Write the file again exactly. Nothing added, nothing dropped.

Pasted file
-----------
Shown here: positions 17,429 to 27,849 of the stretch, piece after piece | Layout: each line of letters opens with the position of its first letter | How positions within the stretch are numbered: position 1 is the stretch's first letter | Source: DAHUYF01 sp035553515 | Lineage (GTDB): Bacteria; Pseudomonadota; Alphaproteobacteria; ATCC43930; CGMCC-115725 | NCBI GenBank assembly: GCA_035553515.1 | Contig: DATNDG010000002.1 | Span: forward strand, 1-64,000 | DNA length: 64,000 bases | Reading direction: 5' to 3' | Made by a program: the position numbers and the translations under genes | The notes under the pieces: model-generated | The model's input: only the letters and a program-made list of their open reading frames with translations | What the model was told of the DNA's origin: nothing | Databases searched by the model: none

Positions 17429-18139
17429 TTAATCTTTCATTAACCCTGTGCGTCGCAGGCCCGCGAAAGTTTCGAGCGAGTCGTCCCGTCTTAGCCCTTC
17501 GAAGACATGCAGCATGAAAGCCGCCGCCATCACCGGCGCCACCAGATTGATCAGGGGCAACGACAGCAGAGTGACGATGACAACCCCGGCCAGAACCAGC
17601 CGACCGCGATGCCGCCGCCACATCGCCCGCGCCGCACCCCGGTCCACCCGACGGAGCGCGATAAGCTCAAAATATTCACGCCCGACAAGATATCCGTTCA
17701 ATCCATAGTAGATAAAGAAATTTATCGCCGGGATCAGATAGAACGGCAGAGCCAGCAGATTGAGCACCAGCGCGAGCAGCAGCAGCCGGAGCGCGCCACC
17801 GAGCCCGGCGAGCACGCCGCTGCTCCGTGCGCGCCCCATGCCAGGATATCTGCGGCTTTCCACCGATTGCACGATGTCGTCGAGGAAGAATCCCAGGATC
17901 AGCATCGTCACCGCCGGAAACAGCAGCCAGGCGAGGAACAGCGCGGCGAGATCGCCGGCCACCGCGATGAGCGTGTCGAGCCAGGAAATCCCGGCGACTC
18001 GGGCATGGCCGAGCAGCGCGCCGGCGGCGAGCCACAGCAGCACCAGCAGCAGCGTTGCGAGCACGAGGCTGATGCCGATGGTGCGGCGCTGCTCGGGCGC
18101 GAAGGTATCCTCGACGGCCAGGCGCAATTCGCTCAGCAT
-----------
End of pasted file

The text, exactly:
Shown here: positions 17,429 to 27,849 of the stretch, piece after piece | Layout: each line of letters opens with the position of its first letter | How positions within the stretch are numbered: position 1 is the stretch's first letter | Source: DAHUYF01 sp035553515 | Lineage (GTDB): Bacteria; Pseudomonadota; Alphaproteobacteria; ATCC43930; CGMCC-115725 | NCBI GenBank assembly: GCA_035553515.1 | Contig: DATNDG010000002.1 | Span: forward strand, 1-64,000 | DNA length: 64,000 bases | Reading direction: 5' to 3' | Made by a program: the position numbers and the translations under genes | The notes under the pieces: model-generated | The model's input: only the letters and a program-made list of their open reading frames with translations | What the model was told of the DNA's origin: nothing | Databases searched by the model: none

Positions 17429-18139
17429 TTAATCTTTCATTAACCCTGTGCGTCGCAGGCCCGCGAAAGTTTCGAGCGAGTCGTCCCGTCTTAGCCCTTC
17501 GAAGACATGCAGCATGAAAGCCGCCGCCATCACCGGCGCCACCAGATTGATCAGGGGCAACGACAGCAGAGTGACGATGACAACCCCGGCCAGAACCAGC
17601 CGACCGCGATGCCGCCGCCACATCGCCCGCGCCGCACCCCGGTCCACCCGACGGAGCGCGATAAGCTCAAAATATTCACGCCCGACAAGATATCCGTTCA
17701 ATCCATAGTAGATAAAGAAATTTATCGCCGGGATCAGATAGAACGGCAGAGCCAGCAGATTGAGCACCAGCGCGAGCAGCAGCAGCCGGAGCGCGCCACC
17801 GAGCCCGGCGAGCACGCCGCTGCTCCGTGCGCGCCCCATGCCAGGATATCTGCGGCTTTCCACCGATTGCACGATGTCGTCGAGGAAGAATCCCAGGATC
17901 AGCATCGTCACCGCCGGAAACAGCAGCCAGGCGAGGAACAGCGCGGCGAGATCGCCGGCCACCGCGATGAGCGTGTCGAGCCAGGAAATCCCGGCGACTC
18001 GGGCATGGCCGAGCAGCGCGCCGGCGGCGAGCCACAGCAGCACCAGCAGCAGCGTTGCGAGCACGAGGCTGATGCCGATGGTGCGGCGCTGCTCGGGCGC
18101 GAAGGTATCCTCGACGGCCAGGCGCAATTCGCTCAGCAT